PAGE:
Serving the City of Bath for more than 30 years, it’s no surprise that Avonvale Carpets has become a bit of an expert at fitting carpets and hard flooring in period properties. And there can be plenty of quirks for homeowners to contend with when considering new flooring options.
Although ‘period property’ actually means any that’s been built before the First World War, in Bath it’s homes constructed during the Georgian era (1714-1837) that dominate. Recognised for their symmetry and balanced proportions, Georgian properties were based on classical Grecian and Roman architecture.
That said, while the front facades of Bath’s famous terraces and crescents may well appear identical and symmetrical, what lies behind isn’t necessarily so. Take the Royal Crescent for example. When it was built, purchasers bought a length of uniform façade and then employed an architect to design a house to their own unique specification behind.
And being built more than 180 years ago, without formal building standards and without all the accuracy of modern metrology, Georgian properties will all have their different quirks, imperfections and idiosyncrasies. So while it goes without saying, no two homes will ever be the same…
Rooms and walls for example are rarely perfectly square. ‘So what?’ you rightly say, ‘it’s all part of the charm and character of the property’. However, how a striped or patterned carpet looks when it meets that wonky wall is worth considering and consulting an expert on for the best approach and compromise to make.
And a property that’s built into a Georgian crescent is even more interesting when it comes to flooring. The room never was square. It’s narrower at the front and wider at the back, requiring very careful measurement and much thought when it comes to ‘setting off’ striped or patterned flooring.
Plus of course, floors are never perfectly level and floorboards can be uneven. Original floorboards struck down by woodworm or dry rot might well have been replaced by new. Successive plumbing and electrical installations can mean there’s all kinds of holes, lumps and bumps to contend with. You might have the odd creaking floorboard too.
How much money, time and effort you wish then to spend on addressing an unlevel, wany floor does merit discussion. While a plywood or marine ply base layer and a good quality underlay can help greatly, you might need a whole new floor to achieve a perfectly level result. Suffice to say, if you first need the services of a carpenter or a builder, we’ll tell you.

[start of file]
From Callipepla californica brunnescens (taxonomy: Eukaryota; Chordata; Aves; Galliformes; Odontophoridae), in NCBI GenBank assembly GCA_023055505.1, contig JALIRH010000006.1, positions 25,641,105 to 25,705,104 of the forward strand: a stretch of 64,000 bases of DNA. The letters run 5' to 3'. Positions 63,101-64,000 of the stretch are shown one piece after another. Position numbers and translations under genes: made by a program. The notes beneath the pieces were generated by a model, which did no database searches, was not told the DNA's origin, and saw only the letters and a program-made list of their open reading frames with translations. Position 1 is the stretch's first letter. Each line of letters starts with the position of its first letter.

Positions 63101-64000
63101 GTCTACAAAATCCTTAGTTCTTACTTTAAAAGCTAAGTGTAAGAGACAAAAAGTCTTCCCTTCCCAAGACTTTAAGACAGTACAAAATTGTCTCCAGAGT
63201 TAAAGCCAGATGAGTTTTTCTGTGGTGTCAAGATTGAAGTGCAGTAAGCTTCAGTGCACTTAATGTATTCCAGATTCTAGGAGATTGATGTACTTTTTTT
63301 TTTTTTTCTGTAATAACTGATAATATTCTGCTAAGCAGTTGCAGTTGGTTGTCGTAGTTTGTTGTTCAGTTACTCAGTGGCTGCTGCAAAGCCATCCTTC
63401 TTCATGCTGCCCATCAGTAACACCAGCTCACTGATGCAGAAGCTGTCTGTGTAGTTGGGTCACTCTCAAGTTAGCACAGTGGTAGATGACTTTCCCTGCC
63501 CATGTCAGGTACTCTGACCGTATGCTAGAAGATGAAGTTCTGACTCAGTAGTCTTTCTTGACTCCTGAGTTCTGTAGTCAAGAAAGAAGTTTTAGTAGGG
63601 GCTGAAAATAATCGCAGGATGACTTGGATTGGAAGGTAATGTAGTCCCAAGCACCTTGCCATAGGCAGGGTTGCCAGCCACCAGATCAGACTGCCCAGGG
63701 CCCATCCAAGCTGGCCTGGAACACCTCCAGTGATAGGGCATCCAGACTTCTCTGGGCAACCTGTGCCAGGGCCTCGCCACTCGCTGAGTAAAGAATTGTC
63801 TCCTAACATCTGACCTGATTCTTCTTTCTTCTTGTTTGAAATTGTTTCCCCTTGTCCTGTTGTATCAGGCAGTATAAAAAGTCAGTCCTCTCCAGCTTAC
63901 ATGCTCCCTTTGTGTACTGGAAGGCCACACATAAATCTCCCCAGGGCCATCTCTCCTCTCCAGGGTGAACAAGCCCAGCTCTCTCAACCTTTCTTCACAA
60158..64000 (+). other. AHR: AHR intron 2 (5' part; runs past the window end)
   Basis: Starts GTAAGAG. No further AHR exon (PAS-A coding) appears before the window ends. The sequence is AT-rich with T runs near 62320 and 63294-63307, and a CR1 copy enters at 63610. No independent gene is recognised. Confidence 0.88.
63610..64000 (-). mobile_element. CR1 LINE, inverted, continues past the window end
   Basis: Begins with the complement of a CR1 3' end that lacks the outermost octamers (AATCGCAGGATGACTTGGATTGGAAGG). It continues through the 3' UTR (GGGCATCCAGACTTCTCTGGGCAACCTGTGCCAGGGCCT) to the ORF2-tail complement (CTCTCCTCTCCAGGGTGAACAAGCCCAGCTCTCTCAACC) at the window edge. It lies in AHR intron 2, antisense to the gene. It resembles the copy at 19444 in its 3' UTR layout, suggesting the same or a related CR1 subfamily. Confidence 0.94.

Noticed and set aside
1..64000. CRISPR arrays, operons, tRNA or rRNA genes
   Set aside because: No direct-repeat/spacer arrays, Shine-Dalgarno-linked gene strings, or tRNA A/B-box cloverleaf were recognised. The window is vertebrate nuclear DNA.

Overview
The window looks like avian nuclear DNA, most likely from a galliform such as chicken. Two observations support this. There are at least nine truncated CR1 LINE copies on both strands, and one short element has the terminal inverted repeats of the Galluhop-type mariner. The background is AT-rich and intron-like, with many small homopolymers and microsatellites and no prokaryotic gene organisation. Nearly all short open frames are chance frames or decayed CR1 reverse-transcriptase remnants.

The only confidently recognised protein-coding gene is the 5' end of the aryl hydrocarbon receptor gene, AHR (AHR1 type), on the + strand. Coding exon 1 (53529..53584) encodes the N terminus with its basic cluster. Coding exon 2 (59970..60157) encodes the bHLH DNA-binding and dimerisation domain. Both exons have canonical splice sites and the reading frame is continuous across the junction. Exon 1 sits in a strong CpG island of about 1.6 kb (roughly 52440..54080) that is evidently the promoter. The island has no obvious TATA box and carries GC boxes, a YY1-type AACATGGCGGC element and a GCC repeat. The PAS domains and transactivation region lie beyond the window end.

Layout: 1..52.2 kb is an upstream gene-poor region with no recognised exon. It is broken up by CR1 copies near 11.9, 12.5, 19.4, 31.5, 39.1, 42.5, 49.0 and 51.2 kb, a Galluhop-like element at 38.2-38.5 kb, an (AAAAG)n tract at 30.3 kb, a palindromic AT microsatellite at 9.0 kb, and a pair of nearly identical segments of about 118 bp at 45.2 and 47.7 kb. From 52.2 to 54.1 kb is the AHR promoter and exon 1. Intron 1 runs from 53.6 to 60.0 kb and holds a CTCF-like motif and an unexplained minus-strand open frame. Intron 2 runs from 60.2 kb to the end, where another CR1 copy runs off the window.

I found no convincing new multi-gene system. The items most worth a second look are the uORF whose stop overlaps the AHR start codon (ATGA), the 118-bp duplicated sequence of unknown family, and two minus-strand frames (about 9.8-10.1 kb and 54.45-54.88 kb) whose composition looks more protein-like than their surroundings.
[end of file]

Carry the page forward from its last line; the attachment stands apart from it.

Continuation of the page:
Skirting boards as well
And since deep Georgian skirting boards should be running parallel to the floor, any unevenness that’s developed in the floor over time will of course be highlighted by the skirting board above. What’s more, the gap between skirting board and floor can be so variable that installing a gripper rod and a thick carpet can be a challenge.
Removing and reseating of skirting boards can certainly be done, but again this adds cost, time and effort. Again, a visual compromise might well be the path of least resistance and sensible economy, and one that’s more pragmatic, bearing in mind the foibles of a period property.
It can also be the case that you have a perfectly good period property floor, floorboards, parquet, flagstones, ceramic tiles etc. to which you want to apply a carpet or modern hard flooring. But you don’t want to damage it by nailing gripper rods or gluing underlay, you rightly want to protect it for future generations.
And this can be done as well. For example, a heavy weight rubber underlay bonded directly to a carpet can provide a highly stable flooring without the need for grippers, nails or gluing. Original feature floors can be safeguarded, it just needs some additional creative thinking.
In any case, listed building status might demand it.
A staircase too can be a real statement feature of a period property and can look incomplete without the right carpet. There’s more than a few decisions to make here though.
Do you want plain, striped or patterned carpet? The answer might well be led by whether the staircase changes width, the size of landings and how often the direction changes. While say a striped carpet is best aligned with the top ‘nose’ of the stair, can the stripes be aligned as the staircase turns? Or is there a compromise to be had?
For a more contemporary look, you may want the carpet to meet the sides of your stairs. Or perhaps you prefer a traditional stair runner, a carpet running down the centre of the stairs which leaves the edges of the stairs exposed? And if it’s the latter, do you also want decorative stair rods or clips as well?
Plus of course, you might be lucky enough to have an original ceramic tiled floor in your hallway that you wish to keep. This means that the stair carpet will need to compliment it by picking out the dominant colours. What’s best? And should it be wool or nylon, or something else for heavy usage?
All such questions, and many more about fitting new flooring in a period property in Bath and Wiltshire, we can answer. We understand the beauty and nostalgia of a period property and we know how to handle its quirks and imperfections.
Yes, a certain amount of compromise can be needed, but there’s always a best solution, one that properly balances aesthetics, practicality and budget. Pop into our shop on Kingsmead Square in Bath and let’s discuss it.